At Eko school, all the help is useful
The situation of people waiting for refuge, explained by children
Who told that, facing such a serious problem like the refugee crisis, there’s nothing that can be done? It is true that the solution of the problem only depends on politicians of so different countries that an agreement is very difficult, however there is people who wants to do their bit.
Right now, about 50.000 people have arrived in Greece escaping from war and misery, and about 3 million more of people want to get Europe but they cannot.
Having so many people trapped in Greece (even more want to get there), with the European borders being closed and the impossibility to go back the their home because of war, is a very serious problem for the same people, as well as for European governments.
Children spending large periods of waiting attending the classes at the school of Eko community
How is the life in a concentration camp?
Those 50.000 people are leaving in the so called “refugee camps”, that in reality are concentration camps. They are precarious encampments, mainly arranged with barracks or tents, where families fit in as far as the can. There is no tap water and the food distributed in the tent area is scarce and repetitive. Basically there is lack of fresh food.
In the camp there is the minimum conditions to survive: shower with no hot water, provisional toilets, mats and packaged food… However, very basic services like doctor or school are not provided. About half of people living in the camp are children. Many of them are from Syria, a country warring for the last five years, and never have been to school.
Two children playing fresbee in the parking of a petrol station, converted in a refugee camp
Spaces of solidarity
There is people who wants to change this inhuman conditions and decided to help refugees working in the camps. Some of them operate with NGOs like Mums without borders, whose midwives help the lots of pregnant women and babies living in the camp. Another one is Proactiva, which helps boats to get the shore and prevent people from drowning in the sea.
Other people, like those of the Eko community , are organized in a more informal but equally effective way.
What is the Eko Community?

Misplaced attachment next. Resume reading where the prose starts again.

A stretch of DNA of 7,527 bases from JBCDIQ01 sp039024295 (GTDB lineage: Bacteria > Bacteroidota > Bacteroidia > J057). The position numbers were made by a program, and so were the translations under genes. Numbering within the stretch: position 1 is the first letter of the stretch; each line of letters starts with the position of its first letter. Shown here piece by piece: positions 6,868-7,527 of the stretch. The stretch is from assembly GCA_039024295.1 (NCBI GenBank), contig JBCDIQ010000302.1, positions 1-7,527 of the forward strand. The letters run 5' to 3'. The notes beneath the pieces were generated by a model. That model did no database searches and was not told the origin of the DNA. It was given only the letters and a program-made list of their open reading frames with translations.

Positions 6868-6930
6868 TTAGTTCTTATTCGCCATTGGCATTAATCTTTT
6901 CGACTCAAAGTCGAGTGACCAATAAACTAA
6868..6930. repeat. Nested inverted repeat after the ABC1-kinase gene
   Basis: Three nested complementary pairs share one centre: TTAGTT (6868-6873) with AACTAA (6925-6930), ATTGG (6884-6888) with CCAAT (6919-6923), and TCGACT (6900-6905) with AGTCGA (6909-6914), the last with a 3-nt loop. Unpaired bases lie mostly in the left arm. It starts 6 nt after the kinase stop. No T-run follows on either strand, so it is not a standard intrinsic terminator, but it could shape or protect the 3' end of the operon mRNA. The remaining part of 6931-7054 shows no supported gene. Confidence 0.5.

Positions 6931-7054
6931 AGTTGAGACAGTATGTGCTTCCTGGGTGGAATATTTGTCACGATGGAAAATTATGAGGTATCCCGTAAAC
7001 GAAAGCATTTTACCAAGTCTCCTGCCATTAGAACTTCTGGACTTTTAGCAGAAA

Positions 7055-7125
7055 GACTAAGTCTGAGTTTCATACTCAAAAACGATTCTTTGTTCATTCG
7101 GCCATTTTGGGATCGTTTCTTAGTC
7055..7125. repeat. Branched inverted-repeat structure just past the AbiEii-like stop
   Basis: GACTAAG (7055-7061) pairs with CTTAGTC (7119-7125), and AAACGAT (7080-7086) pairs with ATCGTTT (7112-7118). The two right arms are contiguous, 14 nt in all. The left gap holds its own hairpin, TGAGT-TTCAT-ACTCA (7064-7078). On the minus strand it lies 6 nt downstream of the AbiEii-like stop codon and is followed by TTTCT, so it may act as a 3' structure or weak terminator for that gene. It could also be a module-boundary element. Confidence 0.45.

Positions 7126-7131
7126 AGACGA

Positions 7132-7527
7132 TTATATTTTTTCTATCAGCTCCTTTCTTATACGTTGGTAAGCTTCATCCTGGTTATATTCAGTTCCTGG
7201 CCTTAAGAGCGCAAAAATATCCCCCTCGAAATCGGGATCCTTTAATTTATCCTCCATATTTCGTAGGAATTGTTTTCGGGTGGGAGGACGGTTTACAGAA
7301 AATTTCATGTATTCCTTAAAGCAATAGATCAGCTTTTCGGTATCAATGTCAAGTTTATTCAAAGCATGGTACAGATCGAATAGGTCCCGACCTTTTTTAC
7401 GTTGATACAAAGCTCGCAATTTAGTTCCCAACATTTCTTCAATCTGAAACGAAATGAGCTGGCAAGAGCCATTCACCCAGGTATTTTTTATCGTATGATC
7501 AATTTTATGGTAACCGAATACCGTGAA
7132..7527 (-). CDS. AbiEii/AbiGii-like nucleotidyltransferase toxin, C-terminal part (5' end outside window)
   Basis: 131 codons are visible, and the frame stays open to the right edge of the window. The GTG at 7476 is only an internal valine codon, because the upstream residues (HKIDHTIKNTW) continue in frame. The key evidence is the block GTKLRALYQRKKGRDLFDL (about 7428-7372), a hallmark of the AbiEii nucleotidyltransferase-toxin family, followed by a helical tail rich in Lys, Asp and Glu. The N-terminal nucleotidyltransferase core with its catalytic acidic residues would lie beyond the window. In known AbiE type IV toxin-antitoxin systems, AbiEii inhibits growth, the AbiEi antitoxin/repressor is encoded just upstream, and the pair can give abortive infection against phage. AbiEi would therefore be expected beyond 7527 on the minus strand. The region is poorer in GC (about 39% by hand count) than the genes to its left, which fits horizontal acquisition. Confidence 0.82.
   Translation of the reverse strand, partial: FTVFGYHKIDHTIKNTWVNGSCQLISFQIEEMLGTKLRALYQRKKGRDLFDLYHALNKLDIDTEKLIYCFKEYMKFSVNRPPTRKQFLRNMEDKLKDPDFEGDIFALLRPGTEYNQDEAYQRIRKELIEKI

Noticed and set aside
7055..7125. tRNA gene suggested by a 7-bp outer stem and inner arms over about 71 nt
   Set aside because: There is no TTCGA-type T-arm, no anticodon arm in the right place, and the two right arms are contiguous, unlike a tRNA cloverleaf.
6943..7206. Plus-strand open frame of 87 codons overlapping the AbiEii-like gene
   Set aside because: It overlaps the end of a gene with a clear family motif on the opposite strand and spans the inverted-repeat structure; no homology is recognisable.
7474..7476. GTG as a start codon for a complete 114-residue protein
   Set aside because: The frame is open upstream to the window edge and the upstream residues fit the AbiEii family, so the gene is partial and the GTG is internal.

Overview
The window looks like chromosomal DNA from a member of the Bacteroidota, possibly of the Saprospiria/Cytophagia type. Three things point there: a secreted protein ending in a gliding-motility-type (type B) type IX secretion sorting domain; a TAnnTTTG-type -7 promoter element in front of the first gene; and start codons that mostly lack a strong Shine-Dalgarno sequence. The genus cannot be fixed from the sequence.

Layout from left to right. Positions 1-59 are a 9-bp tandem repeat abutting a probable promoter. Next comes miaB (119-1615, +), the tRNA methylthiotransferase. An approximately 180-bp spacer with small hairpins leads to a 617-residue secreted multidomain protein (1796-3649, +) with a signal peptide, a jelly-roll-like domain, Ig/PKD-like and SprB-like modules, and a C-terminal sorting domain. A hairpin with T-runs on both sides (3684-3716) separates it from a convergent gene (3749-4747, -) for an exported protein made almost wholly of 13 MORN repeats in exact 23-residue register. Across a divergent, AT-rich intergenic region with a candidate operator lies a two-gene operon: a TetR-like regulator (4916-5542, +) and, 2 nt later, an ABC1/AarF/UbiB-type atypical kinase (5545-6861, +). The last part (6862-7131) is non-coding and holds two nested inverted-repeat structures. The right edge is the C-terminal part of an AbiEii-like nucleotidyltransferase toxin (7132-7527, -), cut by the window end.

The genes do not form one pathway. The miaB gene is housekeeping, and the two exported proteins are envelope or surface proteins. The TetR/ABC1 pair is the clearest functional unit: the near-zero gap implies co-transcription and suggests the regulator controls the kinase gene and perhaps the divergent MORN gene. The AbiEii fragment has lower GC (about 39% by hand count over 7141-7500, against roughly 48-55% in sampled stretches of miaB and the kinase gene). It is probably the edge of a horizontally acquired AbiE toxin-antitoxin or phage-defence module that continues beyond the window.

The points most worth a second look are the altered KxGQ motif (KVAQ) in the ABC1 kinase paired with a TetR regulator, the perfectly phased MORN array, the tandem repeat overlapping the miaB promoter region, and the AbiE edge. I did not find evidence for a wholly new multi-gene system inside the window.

The Eko Community is a group of volunteers, mainly Catalans and Syrians, who had been working at the informal camp of Eko. When de Greek government decide to move people from there to a better equipped camp, the volunteers travelled until Vasilika and rented a piece of land close to the military camp. They created a space where people living in the Vasilika camp can gather together and feel more comfortable.
In the land rented by the Eko community, they built a school, a space in the shade to play, a library, a communal space to gather together and a special area for women. Moreover, they distribute things not provided by authorities such as underwear, sanitary napkin, soap, fresh fruit and vegetables, condoms…
Young people dancing hand in hand in the previous Eko refugee camp, Greece
How it works the school of Eko?
The school is one of the most successful places, students are grouped by age. Not all children living in the Vasilika camp go to the school because it is not obligatory. Only those who want to learn attend classes. Subjects are English, maths, Arabic… the majority of children speak Arabic even if many are native Kurdish. Catalan and Syrian volunteers work together to make it work. The educational supplies are like all any other school: blackboard, notebooks, pencils, colors, books, toys…
Besides the school, there is a library where they can read outside school hours. It is managed by volunteers of the Fotomovimiento association, which also reports what is going on in Greece be means of photos. There is lot of work to do, so that everybody has more than one role.
Why the work at the Eko community is so important?
Besides the practical issues, like giving the opportunity to attend a school to children who would not have it otherwise, there is another very important issue. That is to make people trapped in Greece know that they matter, that they are not abandoned to their fate but they helped as far as is possible, independently from what governments do.
In the camps all the help is useful, and people working at Eko are building something very beautiful and necessary.